The government is to earmark £10 million to mark the UK's most historic events, Culture Secretary Maria Miller has said.
A new £10 million fund is to be set aside to mark the UK's most historic events, Culture Secretary Maria Miller has said.
Speaking at The Conservative Party conference in Manchester this morning, Ms Miller said that Britain should not be ashamed about its role in the world and that the fund would be used to ensure the country's history is told “generation after generation”.
The cash will be awarded to the Heritage Lottery Fund to distribute to projects over the next four years. Grants will range from a few thousand pounds to potentially more than £2million.
Projects that could be given funding include the centenary of poet Dylan Thomas's birth on 2014, the 800th anniversary of the Magna Carta, and the 400th anniversary of William Shakespeare's death in 2016, according to a statement from the Department for Culture, Media and Sport.
The cash will also be used to mark significant dates in the Second World War.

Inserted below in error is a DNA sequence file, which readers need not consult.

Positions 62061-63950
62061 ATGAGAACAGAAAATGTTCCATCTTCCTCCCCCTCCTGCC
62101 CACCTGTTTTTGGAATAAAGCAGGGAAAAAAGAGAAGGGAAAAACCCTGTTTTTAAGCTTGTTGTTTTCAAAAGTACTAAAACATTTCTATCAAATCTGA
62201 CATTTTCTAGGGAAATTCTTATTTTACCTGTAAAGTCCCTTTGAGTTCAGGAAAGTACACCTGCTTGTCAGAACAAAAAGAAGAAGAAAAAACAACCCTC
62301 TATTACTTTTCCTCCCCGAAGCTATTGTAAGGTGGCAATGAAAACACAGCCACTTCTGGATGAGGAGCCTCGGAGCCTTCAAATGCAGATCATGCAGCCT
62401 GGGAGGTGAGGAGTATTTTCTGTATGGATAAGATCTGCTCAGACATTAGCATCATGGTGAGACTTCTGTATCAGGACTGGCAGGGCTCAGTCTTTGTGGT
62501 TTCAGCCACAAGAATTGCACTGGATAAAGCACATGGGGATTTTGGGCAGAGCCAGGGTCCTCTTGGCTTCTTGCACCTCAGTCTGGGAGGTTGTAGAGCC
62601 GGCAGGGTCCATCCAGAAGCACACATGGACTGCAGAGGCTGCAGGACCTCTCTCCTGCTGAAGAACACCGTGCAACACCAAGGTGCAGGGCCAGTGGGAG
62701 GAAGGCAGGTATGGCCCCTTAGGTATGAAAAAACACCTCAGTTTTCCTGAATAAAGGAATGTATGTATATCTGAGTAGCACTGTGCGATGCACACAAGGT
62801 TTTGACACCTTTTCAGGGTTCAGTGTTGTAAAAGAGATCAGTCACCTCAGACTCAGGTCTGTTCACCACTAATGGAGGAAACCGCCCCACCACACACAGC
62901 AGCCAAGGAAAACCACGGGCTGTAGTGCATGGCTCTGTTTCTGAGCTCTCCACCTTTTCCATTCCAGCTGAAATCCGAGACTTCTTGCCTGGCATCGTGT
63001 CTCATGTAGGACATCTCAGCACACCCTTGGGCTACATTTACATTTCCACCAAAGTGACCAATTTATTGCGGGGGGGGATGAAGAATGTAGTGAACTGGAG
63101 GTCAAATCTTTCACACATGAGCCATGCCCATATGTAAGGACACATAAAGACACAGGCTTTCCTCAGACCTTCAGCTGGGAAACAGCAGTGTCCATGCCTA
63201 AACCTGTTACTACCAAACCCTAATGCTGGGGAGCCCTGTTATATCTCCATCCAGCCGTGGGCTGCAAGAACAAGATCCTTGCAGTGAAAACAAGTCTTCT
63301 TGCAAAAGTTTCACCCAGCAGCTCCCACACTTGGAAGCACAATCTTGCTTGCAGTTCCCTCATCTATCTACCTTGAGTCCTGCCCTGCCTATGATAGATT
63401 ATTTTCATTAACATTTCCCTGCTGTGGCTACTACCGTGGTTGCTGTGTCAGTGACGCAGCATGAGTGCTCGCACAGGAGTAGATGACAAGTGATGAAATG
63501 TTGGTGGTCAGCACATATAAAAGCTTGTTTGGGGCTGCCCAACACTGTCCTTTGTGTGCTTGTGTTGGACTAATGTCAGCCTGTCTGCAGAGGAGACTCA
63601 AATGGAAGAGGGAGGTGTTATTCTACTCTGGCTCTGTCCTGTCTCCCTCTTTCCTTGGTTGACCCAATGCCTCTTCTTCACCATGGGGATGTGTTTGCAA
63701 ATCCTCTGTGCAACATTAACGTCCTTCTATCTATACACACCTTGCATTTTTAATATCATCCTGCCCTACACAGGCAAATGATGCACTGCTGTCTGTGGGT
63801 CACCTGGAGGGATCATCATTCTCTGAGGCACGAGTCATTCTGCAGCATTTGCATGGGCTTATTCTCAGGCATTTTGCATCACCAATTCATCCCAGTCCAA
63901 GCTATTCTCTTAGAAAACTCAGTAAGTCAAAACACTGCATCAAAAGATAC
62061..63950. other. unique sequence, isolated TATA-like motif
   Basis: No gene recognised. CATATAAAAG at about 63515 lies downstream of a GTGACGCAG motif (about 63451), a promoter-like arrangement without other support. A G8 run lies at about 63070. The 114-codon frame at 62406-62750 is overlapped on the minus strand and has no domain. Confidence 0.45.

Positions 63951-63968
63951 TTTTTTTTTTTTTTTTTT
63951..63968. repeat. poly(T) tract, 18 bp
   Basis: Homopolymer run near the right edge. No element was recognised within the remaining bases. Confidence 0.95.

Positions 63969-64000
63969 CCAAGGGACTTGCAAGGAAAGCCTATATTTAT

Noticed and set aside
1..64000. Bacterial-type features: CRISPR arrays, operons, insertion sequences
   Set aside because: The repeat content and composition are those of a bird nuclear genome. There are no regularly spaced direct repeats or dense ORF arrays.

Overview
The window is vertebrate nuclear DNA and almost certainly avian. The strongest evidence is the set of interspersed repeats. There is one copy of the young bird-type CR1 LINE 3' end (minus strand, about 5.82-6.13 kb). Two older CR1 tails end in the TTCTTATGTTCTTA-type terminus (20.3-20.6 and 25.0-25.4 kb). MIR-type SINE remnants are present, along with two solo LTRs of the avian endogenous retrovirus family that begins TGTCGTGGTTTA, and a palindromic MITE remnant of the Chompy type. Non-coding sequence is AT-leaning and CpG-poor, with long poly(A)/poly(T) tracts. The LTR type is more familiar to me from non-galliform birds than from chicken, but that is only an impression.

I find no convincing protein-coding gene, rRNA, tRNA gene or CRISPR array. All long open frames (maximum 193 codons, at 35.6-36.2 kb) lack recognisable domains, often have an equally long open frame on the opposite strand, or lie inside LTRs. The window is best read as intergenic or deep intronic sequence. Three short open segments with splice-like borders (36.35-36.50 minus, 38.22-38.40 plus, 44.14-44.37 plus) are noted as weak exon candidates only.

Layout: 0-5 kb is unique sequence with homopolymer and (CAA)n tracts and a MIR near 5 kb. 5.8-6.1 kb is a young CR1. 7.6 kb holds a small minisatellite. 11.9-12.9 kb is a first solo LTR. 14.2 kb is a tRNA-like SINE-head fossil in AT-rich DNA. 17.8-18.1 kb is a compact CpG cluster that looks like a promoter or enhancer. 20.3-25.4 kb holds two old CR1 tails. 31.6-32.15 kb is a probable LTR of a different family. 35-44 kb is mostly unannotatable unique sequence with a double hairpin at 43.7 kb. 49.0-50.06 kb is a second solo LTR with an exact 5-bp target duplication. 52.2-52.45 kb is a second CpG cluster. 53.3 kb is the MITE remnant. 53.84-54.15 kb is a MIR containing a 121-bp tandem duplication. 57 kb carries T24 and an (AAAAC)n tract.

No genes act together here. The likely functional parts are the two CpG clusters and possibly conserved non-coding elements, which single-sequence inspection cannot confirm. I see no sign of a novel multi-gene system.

In her speech to the party's conference, Ms Miller said, “Too often we appear to be ashamed about the role that we played in shaping the modern world.
“We know that great people, great actions and great challenges can and have shaped our world. We want to remember that, we want to mark it and we want to celebrate it.
“I can announce today a new £10 million anniversaries fund dedicated to marking our island's story, our culture's most important historic events and major anniversaries.
“The money will be used to highlight important dates which will ensure our island's story continues to be told, generation after generation.”
Following the announcement, historian Niall Ferguson said, “By reminding today's Britons of key moments in our country's history, the Government is making an important effort to strengthen our contract with the past. We have a duty to remember more of our history than only those sacrifices we honour on Remembrance Day.”
- More about:
- Department For Culture, Media And Sport
- Dylan Thomas
- Second World War